Honey (Shooting Stars Series #5)

( 6 )

Overview

Honey grew up on a farm under her strict, fanatically religious grandfather's disapproving eye. To him, everything is a sin?from her natural-born talent for the violin to her innocent interest in boys and dating?and life is a treacherous path to be walked in fear. When Honey is paired for music practice with a brilliant piano student, wealthy Chandler Maxwell, she discovers a true soul mate. But when a shocking family secret comes to light, Honey discovers the startling cause of her grandfather's bitter fury. And...
See more details below
Available through our Marketplace sellers.
Other sellers (Paperback)
  • All (91) from $1.99   
  • New (7) from $2.24   
  • Used (84) from $1.99   
Close
Sort by
Page 1 of 1
Showing All
Note: Marketplace items are not eligible for any BN.com coupons and promotions
$2.24
Seller since 2014

Feedback rating:

(85)

Condition:

New — never opened or used in original packaging.

Like New — packaging may have been opened. A "Like New" item is suitable to give as a gift.

Very Good — may have minor signs of wear on packaging but item works perfectly and has no damage.

Good — item is in good condition but packaging may have signs of shelf wear/aging or torn packaging. All specific defects should be noted in the Comments section associated with each item.

Acceptable — item is in working order but may show signs of wear such as scratches or torn packaging. All specific defects should be noted in the Comments section associated with each item.

Used — An item that has been opened and may show signs of wear. All specific defects should be noted in the Comments section associated with each item.

Refurbished — A used item that has been renewed or updated and verified to be in proper working condition. Not necessarily completed by the original manufacturer.

New
Ships same day. Very slight shelf wear/age.Tracking included.Reader stock.

Ships from: Hastings, MI

Usually ships in 1-2 business days

  • Standard, 48 States
  • Standard (AK, HI)
$2.49
Seller since 2005

Feedback rating:

(59)

Condition: New
New York 2001 Mass-market paperback First Pocket Books Printing New. 180 p. Shooting Stars Orders are processed 7 days a week. We value your satisfaction and our feedback, ... Thanks. == 249 == Read more Show Less

Ships from: Greenwood, IN

Usually ships in 1-2 business days

  • Canadian
  • International
  • Standard, 48 States
  • Standard (AK, HI)
  • Express, 48 States
  • Express (AK, HI)
$2.54
Seller since 2008

Feedback rating:

(249)

Condition: New

Ships from: Davison, MI

Usually ships in 1-2 business days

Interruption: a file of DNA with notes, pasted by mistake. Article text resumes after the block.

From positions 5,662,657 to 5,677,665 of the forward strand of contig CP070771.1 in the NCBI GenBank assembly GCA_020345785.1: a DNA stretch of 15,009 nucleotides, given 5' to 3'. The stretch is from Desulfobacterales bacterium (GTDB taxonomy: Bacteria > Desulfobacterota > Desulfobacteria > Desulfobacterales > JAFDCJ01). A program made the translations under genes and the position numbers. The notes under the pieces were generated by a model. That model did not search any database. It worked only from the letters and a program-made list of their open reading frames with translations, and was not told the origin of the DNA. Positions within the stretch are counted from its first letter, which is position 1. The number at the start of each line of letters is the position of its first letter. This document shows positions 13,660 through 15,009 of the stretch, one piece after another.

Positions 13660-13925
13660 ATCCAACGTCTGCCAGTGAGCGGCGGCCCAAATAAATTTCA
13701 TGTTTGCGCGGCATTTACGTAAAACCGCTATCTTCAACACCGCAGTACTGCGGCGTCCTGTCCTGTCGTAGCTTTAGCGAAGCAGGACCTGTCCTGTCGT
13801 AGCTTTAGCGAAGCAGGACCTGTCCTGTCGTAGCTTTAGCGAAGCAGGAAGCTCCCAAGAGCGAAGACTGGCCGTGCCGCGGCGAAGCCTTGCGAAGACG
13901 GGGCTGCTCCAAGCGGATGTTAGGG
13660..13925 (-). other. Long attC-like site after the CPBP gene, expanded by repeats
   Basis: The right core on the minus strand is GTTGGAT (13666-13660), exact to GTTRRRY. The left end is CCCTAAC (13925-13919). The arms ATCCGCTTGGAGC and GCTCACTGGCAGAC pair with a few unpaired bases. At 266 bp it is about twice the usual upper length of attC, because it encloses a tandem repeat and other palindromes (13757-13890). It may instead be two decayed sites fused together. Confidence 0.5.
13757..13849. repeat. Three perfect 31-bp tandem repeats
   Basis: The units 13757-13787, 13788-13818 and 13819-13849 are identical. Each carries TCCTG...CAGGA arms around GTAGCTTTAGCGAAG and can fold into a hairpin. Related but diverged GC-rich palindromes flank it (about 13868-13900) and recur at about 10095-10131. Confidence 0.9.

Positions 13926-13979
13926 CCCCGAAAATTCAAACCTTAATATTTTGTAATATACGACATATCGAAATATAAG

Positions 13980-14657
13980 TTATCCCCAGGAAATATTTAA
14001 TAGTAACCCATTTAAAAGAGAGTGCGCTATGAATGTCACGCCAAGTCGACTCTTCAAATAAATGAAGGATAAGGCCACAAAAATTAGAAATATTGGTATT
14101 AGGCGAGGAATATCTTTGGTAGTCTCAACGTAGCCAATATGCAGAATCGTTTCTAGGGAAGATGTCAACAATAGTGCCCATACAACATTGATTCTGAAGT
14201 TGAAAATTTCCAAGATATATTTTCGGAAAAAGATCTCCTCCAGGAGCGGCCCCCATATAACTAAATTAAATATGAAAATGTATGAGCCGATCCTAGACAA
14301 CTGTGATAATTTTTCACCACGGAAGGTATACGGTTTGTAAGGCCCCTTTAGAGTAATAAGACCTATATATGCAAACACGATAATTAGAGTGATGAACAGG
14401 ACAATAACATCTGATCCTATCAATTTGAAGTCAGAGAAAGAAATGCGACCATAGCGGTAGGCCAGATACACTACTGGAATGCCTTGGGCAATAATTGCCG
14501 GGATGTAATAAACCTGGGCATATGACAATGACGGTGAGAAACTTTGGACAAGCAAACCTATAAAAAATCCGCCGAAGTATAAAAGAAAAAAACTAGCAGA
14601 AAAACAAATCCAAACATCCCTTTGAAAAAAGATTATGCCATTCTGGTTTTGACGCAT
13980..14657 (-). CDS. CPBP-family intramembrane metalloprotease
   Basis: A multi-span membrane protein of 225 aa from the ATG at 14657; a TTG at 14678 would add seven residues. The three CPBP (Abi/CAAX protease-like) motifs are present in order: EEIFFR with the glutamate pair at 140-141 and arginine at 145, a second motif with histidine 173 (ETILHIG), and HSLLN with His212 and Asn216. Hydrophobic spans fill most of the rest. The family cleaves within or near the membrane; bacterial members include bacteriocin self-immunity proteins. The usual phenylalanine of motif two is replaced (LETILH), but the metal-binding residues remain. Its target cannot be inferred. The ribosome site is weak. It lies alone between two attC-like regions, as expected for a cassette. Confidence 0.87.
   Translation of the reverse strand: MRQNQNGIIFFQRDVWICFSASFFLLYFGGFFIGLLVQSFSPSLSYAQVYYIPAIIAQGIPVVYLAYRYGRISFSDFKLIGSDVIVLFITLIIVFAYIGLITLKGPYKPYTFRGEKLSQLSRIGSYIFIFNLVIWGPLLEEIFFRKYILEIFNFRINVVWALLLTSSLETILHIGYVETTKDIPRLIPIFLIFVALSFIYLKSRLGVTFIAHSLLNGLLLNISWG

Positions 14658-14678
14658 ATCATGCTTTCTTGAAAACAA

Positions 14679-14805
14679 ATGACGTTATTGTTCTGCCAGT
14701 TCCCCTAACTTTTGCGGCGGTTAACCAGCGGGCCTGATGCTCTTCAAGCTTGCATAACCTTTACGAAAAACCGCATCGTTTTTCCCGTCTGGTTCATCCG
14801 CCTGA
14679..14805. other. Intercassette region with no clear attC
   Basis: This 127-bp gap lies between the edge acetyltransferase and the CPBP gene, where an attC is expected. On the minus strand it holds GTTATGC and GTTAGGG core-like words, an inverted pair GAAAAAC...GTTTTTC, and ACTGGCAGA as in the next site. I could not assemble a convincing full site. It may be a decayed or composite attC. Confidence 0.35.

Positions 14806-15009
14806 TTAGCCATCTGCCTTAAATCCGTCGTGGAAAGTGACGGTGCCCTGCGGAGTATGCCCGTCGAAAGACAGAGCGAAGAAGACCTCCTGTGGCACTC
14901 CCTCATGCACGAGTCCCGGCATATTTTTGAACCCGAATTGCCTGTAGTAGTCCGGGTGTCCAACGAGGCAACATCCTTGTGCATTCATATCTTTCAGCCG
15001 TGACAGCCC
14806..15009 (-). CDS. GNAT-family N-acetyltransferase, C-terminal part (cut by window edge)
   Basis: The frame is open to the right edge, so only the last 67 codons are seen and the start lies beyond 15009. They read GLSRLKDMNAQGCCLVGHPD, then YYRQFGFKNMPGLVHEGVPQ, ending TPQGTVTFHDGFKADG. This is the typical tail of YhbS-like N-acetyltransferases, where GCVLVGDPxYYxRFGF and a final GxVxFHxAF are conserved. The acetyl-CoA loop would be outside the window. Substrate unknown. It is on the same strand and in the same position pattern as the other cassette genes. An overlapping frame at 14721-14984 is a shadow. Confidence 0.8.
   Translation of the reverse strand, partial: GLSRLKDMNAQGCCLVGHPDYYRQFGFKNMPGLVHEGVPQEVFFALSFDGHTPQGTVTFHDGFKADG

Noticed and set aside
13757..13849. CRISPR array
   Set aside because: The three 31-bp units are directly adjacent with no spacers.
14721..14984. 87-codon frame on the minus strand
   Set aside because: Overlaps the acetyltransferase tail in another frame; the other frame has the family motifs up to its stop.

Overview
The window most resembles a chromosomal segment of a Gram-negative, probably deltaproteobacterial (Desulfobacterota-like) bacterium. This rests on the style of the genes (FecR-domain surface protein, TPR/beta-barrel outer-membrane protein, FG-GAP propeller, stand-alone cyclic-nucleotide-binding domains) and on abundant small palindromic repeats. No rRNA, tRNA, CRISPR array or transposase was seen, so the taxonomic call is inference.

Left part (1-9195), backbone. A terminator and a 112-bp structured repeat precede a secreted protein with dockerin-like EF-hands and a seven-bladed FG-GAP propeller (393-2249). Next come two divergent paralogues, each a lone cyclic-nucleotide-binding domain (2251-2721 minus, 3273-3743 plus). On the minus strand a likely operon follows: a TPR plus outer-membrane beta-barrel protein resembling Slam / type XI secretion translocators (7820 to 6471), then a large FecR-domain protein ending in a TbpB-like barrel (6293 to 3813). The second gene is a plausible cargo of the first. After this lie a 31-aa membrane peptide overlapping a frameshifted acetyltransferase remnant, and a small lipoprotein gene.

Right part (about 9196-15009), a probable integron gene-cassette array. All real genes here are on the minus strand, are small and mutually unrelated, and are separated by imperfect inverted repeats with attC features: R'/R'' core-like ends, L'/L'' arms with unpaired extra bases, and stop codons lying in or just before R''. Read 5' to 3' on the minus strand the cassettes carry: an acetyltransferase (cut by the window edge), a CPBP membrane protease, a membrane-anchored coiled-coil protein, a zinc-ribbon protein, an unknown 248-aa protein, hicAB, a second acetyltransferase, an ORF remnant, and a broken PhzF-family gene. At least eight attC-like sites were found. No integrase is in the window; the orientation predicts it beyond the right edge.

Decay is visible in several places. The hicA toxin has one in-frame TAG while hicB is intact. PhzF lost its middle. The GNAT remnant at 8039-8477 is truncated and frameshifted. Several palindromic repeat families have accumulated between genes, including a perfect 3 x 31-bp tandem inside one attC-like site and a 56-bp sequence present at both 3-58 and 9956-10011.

• Canadian
  • International
  • Standard, 48 States
  • Standard (AK, HI)
  • Express, 48 States
  • Express (AK, HI)
$2.96
Seller since 2007

Feedback rating:

(556)

Condition: New
2001-10-01 Paperback New Paperback. Pages lightly tanning/toning with age. You are buying a Book in NEW condition with very light shelf wear. Buy it Now! ! !

Ships from: Wilmington, NC

Usually ships in 1-2 business days

  • Canadian
  • Standard, 48 States
  • Standard (AK, HI)
  • Express, 48 States
  • Express (AK, HI)
$2.99
Seller since 2014

Feedback rating:

(1)

Condition: New

Ships from: San Bernardino, CA

Usually ships in 1-2 business days

  • International
  • Standard, 48 States
  • Standard (AK, HI)
  • Express, 48 States
  • Express (AK, HI)
$4.89
Seller since 2014

Feedback rating:

(0)

Condition: New

Ships from: Belfair, WA

Usually ships in 1-2 business days

  • Canadian
  • International
  • Standard, 48 States
  • Standard (AK, HI)
  • Express, 48 States
  • Express (AK, HI)
$45.00
Seller since 2014

Feedback rating:

(149)

Condition: New
Brand new.

Ships from: acton, MA

Usually ships in 1-2 business days

  • Standard, 48 States
  • Standard (AK, HI)
Page 1 of 1
Showing All
Close
Sort by
Honey (Shooting Stars Series #5)

Available on NOOK devices and apps  
  • NOOK Devices
  • NOOK HD/HD+ Tablet
  • NOOK
  • NOOK Color
  • NOOK Tablet
  • Tablet/Phone
  • NOOK for Windows 8 Tablet
  • NOOK for iOS
  • NOOK for Android
  • NOOK Kids for iPad
  • PC/Mac
  • NOOK for Windows 8
  • NOOK for PC
  • NOOK for Mac
  • NOOK Study
  • NOOK for Web

Want a NOOK? Explore Now

NOOK Book (eBook)
$8.99
BN.com price
This digital version does not exactly match the physical book displayed here.

Overview

Honey grew up on a farm under her strict, fanatically religious grandfather's disapproving eye. To him, everything is a sin—from her natural-born talent for the violin to her innocent interest in boys and dating—and life is a treacherous path to be walked in fear. When Honey is paired for music practice with a brilliant piano student, wealthy Chandler Maxwell, she discovers a true soul mate. But when a shocking family secret comes to light, Honey discovers the startling cause of her grandfather's bitter fury. And her own precious joy may be lost forever...